Interview with a photographer | Jamie Isaia
When did you first become involved in photography and why?
When I was 15 I first started taking photography seriously. I took a b+w printing class in high school and became completely obsessed. There was something so satisfying about how immediate and yet complicated the process was. Conceptually there seemed endless possibilities.
Who are some of your favorite photographers and why do you admire their work?
I love Julia Margaret Cameron, Gertrude Kasebier, E.J. Bellocq, August Sanders, Francesca Woodman… to name a very small few. When I think of what I LOVE about photography it always dates back to around late 1960’s and earlier. There is sensibilty in a lot of this early portraiture and landscape imagery that is lost in modern photography. A lot of it has to do with the process of using clunky wet plates, slow shutter speeds or the grain of old kodak film. Digital is amazing, don’t get me wrong, but definitely not the same thing. Also, people just looked more interesting in early 1900-1960’s then now, in my opinion of course.
What is your greatest experience as a photographer?
Coming up with concepts in my head that I was not sure how to pull off and then actually having it all come together seamlessly. That is the greatest feeling. It is not that often that I am completely sold on what I just shot but when it does happen, it is the best!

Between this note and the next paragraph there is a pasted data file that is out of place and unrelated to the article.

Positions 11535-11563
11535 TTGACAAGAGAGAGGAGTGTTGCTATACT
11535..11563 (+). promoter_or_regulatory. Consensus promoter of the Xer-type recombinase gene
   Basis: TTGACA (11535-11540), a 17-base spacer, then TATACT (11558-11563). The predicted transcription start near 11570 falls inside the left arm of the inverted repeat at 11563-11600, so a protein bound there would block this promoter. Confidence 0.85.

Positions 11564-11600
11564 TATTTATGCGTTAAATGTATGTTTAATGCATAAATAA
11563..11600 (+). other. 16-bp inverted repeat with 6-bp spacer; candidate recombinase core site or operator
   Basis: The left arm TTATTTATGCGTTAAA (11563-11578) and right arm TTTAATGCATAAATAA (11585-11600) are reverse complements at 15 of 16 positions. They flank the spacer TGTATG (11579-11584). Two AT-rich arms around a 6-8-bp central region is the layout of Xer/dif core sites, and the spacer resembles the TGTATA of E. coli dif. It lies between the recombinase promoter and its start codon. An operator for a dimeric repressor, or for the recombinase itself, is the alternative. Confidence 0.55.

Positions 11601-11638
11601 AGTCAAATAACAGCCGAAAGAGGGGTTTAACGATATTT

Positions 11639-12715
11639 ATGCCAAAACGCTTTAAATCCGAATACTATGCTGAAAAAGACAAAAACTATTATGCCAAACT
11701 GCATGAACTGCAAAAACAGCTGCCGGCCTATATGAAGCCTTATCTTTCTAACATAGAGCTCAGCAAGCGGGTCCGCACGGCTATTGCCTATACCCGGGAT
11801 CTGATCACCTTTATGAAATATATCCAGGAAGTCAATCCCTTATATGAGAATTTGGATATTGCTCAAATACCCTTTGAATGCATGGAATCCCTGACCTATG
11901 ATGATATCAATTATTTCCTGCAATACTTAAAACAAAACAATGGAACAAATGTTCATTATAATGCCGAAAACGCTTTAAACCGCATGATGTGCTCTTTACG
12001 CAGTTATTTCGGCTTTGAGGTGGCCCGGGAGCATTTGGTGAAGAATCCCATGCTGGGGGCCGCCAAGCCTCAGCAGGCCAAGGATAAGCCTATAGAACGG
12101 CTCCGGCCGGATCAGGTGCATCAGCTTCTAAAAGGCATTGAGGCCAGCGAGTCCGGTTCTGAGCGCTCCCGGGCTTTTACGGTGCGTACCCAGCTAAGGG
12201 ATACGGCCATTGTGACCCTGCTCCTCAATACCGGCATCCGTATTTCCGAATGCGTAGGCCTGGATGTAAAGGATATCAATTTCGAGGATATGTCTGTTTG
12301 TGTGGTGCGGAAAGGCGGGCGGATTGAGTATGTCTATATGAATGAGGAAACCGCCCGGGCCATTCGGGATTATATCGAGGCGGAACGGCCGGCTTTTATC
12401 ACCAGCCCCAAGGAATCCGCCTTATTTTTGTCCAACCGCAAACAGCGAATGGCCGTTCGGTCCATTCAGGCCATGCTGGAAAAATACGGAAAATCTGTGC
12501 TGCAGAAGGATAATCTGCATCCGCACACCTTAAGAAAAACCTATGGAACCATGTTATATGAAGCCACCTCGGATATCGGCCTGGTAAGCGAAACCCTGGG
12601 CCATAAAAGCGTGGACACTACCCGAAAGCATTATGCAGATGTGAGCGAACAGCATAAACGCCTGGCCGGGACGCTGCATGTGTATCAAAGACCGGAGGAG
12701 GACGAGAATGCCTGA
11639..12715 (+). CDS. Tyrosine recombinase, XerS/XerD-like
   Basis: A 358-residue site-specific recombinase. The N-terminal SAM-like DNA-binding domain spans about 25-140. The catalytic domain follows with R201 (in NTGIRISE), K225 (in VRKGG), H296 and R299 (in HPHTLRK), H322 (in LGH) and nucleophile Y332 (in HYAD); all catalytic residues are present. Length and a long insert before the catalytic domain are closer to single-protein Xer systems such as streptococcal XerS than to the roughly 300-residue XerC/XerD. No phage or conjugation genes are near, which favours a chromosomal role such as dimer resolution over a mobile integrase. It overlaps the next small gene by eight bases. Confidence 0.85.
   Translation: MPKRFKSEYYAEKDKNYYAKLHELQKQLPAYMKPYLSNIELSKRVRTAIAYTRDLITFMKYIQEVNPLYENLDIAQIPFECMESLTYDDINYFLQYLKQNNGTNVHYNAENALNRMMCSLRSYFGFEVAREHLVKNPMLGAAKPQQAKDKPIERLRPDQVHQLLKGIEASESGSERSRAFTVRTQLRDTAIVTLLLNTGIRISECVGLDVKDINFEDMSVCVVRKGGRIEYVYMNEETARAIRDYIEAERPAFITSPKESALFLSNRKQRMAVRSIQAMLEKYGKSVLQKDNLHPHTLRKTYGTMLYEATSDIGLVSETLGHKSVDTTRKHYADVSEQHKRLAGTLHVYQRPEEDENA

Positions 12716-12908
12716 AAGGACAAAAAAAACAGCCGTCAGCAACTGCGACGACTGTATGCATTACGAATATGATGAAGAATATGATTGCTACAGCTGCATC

What equipment do you prefer to use and why?
I use the Mark III or the 5D. Mainly because I have to not necessarily because I want to. I love both cameras equally. I’ve been shooting a lot of 35mm old kodak film as well which is helping me balance out the necessity of digital in my life.
Describe your editing process (i.e. How do you go about selecting, retouching and printing your photographs?)
While on set I do a preliminary edit based on what I know I don’t like from what I just shot. When I get to my studio the next day I go through and do a tighter edit, then an even tighter edit. I then mock up a layout of the top two selects for each shot and decide which ones are final shots. I then send to my retouchers.
What sets your work apart from that of others?
One of my main goals is to seduce people to look just a split second longer then they might otherwise at a photograph. That there is a quality to the person, place and palette that holds people’s attention and makes them think, even if for a split second, I want to be there… in that picture.
What are your plans and aspirations for the future regarding photography?
I am doing a lot more motion work and am really interested in the way the industry is changing to cater to various media platforms. Right now motion is the primary focus for me and merging it with my photography.